Fear and running in Sandy, Oregon

I’ve been working with fear for the past couple months.

At the end of August I saw a Facebook post in my neighboorhood watch group that a mountain lion cub was spotted sleeping in the middle of the path of a popular trail that winds through town. The cub was seen at around noon on a Friday. Well. We all know what it means when a baby is spotted. It means a mom isn’t far away. I recalled how that very morning I did my usual Friday Morning 4 mile run along that very trail, right around day break (when they are most active). I probably ran right past it.

I am very afraid of mountain lions.  And I have reason to fear. They actually attack humans. I recall at least two news stories when I lived in California where a runner and a bike rider were killed by mountain lions. So yeah. It’s a rational fear.

Yet It was bugging me because, while it is something could could possibly happen  I was really letting it get to me.  I wondered if it went from being rational to irrational. Yes, there have been attacks on humans, but what, really, were my chances of getting attacked?

I tried running on parts of the trail, but the fear of getting attacked was so great that I ruined the relaxing nature of the run. I had to finish it on the street. Each time I would go out I would try to talk myself into running on the trail, but when I got to the trail head and saw the sign I just couldn’t bring myself to do it.

Finally, one Friday,about three weeks later, I woke up and I wasn’t afraid anymore. I didn’t wake up with that dread of fear. I decided that this was the day I would run on the trail again. So I did. And it felt good. Oddly, all of the signs were taken down, so apparently the threat moved on.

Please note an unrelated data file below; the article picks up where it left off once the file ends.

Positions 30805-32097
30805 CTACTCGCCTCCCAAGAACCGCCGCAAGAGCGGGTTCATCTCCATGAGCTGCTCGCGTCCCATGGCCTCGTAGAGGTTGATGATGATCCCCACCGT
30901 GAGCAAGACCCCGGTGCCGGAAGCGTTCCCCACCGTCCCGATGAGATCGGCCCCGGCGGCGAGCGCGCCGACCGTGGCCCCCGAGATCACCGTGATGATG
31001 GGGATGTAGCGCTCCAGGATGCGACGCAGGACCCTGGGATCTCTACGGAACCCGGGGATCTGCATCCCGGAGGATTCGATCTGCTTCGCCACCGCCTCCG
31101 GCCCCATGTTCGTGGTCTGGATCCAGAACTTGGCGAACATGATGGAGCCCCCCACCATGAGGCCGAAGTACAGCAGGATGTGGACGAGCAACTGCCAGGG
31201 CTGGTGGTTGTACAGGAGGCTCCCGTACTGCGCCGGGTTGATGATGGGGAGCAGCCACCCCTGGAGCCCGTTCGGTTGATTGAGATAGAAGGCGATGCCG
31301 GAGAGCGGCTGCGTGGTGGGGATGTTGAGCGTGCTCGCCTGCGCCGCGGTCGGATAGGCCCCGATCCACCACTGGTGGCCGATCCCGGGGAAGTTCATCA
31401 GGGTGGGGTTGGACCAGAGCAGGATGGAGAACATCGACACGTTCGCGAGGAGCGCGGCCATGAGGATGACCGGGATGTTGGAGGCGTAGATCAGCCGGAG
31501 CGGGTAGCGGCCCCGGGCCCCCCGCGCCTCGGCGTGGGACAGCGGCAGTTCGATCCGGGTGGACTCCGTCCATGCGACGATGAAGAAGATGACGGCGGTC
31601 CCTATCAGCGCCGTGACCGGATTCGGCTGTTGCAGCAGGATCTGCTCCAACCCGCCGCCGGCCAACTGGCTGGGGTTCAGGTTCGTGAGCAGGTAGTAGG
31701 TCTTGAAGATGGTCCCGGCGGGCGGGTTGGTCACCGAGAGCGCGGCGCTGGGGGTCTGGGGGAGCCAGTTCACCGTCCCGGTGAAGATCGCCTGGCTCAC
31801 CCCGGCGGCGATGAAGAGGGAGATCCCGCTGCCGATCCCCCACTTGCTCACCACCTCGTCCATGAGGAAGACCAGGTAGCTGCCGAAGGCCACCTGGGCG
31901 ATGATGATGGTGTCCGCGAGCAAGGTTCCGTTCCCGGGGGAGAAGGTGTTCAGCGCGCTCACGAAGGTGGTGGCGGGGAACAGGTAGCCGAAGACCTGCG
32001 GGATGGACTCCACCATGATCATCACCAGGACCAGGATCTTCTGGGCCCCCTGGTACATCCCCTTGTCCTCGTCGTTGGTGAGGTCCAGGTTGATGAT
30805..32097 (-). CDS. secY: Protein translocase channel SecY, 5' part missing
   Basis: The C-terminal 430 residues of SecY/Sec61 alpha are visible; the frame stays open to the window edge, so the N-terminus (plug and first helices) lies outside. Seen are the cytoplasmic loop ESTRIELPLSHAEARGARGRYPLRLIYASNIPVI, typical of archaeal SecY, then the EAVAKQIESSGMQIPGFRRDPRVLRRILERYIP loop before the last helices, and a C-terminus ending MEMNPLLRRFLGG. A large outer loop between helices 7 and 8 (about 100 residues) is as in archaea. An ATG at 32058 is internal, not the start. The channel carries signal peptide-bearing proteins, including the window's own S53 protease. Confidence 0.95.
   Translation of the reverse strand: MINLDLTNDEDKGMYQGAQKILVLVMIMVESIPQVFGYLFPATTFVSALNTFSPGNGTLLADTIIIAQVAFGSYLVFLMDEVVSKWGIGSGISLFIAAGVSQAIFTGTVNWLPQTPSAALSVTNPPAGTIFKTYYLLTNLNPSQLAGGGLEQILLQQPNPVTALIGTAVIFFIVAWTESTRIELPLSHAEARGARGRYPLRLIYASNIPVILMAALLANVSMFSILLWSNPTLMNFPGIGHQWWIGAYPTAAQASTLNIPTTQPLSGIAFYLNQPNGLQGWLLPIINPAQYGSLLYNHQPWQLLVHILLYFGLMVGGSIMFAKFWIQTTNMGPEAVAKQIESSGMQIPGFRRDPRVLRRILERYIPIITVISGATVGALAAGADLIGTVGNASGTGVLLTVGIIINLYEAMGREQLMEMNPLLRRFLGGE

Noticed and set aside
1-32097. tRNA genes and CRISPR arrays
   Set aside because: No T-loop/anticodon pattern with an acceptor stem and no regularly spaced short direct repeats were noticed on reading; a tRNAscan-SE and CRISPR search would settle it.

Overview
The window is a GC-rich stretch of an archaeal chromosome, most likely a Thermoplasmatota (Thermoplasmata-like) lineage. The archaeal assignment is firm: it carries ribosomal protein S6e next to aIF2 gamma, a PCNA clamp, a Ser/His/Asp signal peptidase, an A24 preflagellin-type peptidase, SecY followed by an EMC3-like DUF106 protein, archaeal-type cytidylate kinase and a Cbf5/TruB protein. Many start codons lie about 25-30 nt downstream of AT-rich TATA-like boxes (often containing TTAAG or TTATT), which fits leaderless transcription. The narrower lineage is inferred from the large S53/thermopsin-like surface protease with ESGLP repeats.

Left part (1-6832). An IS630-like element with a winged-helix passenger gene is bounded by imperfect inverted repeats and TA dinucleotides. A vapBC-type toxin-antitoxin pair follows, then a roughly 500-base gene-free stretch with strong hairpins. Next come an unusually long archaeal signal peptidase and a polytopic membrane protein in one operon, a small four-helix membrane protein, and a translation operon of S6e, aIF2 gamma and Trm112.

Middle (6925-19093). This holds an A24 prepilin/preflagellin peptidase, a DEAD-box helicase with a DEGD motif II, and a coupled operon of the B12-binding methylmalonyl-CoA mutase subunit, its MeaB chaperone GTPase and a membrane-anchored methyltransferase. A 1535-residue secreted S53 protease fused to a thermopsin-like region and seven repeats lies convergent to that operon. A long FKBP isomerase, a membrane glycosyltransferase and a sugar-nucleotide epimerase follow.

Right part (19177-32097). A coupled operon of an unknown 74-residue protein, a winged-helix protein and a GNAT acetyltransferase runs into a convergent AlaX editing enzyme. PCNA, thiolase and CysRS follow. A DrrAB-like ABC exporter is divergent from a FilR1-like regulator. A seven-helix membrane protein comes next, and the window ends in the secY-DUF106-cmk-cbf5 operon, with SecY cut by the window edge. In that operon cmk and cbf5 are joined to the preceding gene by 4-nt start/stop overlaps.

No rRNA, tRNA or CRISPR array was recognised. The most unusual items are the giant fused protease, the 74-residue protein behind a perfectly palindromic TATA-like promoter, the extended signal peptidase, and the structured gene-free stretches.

It makes me wonder if that fear I was feeling was my gut telling me to avoid the trail. Maybe primal instinct was keeping me off the trail while the mountain lions (it turns out it was a mother and 2 cubs) made their home there. And then when they left, so did my fear.

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7 thoughts on “Fear and running in Sandy, Oregon

  1. Always pay attention to your gut! When it’s bugging you, there’s a reason. It’s always worth trying to figure out that reason and think about it in terms of likelihood and impact — how likely is the bad thing to happen, and how bad would it be if it happened. The cougar thing — low likelihood, high impact. I think I’d’ve given the trail a break too!

    Liked by 1 person

  2. Yes trust your gut. But maybe leave the fretting aside. I know what it is to have anxiety and it sucks! As it says on the sign, do not run , do not turn your back, I think you had a good reason not to be on the trail for a jog. You could have inadvertently turned into a greater-pussy’s dinner!

    Liked by 1 person

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